A couple of drawbacks of Google News Archive: currently they have disabled the ability to do an advanced search and limit to a specific publication and date range.  This problem is, hopefully, just a temporary one.  According to this: http://productforums.google.com/forum/#!category-topic/news/Gl23RwnTIlg they are working on updating the search functionality. Secondly, the archive is not complete.  The Pittsburgh Press has an impressive 28,963 issues.  But you will find that certain days are missing.

In my research example I was going to do a search for something about Andrew Carnegie, but decided that example is overused.  So instead, in anticipation of baseball season, I decided I wanted to find the Pittsburgh Press article from the day the Pirates won the World Series in 1925.  This example wouldn’t work if we were searching for the franchise’s first World Series victory because all of October 1909 is missing.

You can access the Pittsburgh Press at: http://news.google.com/newspapers?nid=djft3U1LymYC or through the links on: http://articles.einetwork.net/.


The browse mode (which is currently the only easy way to find things) give you easily scrollable thumbnails and date organization.  It starts out on the decade level and you can drill down from there into year, month, day.

If you only know the approximate day, the thumbnail view is high enough definition to allow you to read the headlines on the front page of every issue.  In this example, I just knew that the article would be sometime in October.  So I went to the October issues and browsed to find headlines about the Pirate and

the World Series.  Surprisingly, it was easy to find an article on the day before the game but not as easy to locate the article the day after they won.


On October 16th 1925 this was the headline on the front page of the Press.  They got bumped from the top spot on the page to a lower tier article!




Yinzers would be outraged if this happened in 2014.  Just compare the headline size to the one in the Trib from last fall.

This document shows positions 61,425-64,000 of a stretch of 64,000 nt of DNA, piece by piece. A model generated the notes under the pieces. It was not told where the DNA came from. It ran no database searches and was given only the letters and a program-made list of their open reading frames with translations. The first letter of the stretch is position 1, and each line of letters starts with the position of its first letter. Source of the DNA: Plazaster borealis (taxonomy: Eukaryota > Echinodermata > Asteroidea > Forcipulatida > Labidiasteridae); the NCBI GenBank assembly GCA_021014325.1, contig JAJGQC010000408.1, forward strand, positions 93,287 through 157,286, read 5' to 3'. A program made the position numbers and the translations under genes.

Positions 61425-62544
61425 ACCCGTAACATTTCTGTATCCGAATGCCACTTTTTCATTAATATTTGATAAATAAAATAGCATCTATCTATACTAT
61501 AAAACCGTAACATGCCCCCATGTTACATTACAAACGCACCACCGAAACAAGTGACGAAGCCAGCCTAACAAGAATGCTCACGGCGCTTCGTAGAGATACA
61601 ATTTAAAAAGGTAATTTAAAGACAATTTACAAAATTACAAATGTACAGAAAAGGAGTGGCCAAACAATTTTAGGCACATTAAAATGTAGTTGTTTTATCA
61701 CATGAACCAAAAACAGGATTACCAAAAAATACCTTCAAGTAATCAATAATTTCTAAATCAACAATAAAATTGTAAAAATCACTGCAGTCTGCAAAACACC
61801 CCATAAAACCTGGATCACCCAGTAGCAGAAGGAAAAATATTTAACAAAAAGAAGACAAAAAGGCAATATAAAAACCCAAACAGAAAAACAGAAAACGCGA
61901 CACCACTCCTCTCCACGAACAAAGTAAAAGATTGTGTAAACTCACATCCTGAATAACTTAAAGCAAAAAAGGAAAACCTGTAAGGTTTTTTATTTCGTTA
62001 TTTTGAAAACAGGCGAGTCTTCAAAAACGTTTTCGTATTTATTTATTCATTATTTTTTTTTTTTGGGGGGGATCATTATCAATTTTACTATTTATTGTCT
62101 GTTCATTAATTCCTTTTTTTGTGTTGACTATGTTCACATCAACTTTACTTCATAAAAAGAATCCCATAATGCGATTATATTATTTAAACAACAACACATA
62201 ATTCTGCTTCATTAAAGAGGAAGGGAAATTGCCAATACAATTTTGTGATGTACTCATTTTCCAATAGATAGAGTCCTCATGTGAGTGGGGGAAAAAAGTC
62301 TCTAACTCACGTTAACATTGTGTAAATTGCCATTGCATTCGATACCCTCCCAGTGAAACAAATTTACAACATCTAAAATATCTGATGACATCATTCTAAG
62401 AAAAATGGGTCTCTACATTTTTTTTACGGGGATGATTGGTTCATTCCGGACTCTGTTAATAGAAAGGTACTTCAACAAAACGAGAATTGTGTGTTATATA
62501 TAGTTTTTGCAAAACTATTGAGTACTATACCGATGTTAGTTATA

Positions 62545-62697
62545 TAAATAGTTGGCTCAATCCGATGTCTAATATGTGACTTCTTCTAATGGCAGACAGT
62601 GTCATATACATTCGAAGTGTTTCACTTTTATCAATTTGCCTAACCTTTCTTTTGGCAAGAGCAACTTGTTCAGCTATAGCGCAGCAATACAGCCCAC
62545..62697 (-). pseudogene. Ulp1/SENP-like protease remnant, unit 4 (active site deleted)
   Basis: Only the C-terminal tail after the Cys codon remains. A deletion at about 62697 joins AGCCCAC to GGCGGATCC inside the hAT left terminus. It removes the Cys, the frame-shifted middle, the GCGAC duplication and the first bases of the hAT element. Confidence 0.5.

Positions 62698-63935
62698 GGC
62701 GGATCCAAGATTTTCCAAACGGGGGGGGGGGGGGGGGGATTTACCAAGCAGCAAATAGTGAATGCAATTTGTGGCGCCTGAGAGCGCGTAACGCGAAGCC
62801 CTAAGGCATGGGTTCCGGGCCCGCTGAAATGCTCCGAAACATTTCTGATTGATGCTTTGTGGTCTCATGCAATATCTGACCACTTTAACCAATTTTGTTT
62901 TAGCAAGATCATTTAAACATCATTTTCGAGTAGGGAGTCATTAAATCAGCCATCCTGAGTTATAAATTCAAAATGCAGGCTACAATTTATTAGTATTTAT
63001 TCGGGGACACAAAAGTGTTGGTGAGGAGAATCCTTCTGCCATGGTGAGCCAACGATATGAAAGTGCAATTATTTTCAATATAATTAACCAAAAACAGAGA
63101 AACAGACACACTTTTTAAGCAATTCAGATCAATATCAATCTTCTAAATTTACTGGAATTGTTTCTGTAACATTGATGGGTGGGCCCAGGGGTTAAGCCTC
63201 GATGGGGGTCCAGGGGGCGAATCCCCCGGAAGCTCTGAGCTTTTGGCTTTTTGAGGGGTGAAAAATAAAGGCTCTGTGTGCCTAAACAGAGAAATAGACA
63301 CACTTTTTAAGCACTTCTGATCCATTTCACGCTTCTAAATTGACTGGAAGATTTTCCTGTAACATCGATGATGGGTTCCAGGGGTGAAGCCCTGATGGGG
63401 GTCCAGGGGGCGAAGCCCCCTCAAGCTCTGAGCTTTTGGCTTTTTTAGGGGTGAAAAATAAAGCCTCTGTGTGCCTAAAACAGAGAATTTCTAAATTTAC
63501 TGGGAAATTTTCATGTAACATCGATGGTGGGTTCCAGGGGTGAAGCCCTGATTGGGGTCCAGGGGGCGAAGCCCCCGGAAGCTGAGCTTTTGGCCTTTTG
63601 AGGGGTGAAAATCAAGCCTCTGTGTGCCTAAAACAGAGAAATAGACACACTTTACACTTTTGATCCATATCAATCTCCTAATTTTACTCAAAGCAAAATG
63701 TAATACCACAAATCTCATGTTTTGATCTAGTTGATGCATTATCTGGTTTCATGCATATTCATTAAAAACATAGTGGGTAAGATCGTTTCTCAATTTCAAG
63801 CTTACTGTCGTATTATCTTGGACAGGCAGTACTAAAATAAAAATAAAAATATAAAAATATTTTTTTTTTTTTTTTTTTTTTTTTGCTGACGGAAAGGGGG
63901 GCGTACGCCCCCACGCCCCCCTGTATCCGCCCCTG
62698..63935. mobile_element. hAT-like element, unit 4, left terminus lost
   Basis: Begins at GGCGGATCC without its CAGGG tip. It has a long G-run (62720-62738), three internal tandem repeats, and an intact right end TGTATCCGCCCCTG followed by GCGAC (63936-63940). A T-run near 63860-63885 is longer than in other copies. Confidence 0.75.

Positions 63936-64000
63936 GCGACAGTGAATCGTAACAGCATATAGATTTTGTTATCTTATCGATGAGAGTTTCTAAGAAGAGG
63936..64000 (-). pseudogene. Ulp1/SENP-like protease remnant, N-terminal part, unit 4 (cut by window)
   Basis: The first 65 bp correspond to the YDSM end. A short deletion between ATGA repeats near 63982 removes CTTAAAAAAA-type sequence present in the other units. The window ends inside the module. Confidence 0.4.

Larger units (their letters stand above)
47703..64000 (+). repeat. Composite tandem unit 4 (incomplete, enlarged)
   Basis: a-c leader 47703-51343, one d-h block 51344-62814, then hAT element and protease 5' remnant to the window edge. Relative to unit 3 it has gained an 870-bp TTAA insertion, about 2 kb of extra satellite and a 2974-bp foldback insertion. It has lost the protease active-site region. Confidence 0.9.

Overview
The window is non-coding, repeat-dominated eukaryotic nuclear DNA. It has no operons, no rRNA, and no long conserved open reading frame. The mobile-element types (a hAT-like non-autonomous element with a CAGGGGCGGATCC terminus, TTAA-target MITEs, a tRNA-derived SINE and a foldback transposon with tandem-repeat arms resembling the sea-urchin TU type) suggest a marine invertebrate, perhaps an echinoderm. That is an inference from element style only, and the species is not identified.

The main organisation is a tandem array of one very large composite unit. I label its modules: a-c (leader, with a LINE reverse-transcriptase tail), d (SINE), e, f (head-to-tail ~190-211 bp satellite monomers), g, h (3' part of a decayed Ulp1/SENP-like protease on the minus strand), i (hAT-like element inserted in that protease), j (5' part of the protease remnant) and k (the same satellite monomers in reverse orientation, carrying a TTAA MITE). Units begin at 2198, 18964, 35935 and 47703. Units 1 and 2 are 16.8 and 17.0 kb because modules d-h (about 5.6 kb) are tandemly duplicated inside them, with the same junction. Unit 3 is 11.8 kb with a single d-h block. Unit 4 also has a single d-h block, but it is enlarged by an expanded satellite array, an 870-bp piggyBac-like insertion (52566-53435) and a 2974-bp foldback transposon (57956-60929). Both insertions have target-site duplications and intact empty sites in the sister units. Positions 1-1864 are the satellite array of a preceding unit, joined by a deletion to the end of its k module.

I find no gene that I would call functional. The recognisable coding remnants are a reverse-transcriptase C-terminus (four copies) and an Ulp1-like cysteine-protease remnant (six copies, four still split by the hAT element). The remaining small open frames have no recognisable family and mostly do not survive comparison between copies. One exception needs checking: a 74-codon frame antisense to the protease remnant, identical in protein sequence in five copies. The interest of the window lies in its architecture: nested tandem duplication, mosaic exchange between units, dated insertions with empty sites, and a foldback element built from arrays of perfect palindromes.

Once I found the article I wanted it was easy to zoom into the text and move around the page to read the paper.  Once you find what you want Google allows you to create direct links to the articles.  The only difficult thing is exporting an image or article.  The easiest way I have found to do this is to use the “print screen” function and copy the image into Paint or Word.  From there you can crop to just the information you would like to save or print.

Hopefully the search functionality will be turned back on soon, this will allow users to easily search the OCR output of a specific publication in a defined date range.

Dustin Shilling, Sewickley Public Library

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Whoop it up for Hoopla!


Hoopla will go live on April 1, 2014.

Hoopla offers free video (movies and TV) and music content to patrons throughout Allegheny County.  Anyone with a valid library card will be able to borrow up to eight items per month.  (During the training period the site will indicate that each cardholder can access up to two items per month.  This will be adjusted prior to going live.) Video content can be borrowed for three days. Music content can be borrowed for seven days.   All titles are always available – no holds, no waiting!

Patrons can stream video and music content through all major browsers and/or the Hoopla app for iOS (Apple) or Android devices.   Within the apps patrons also have the option to download content to enjoy when they don’t have Internet connectivity.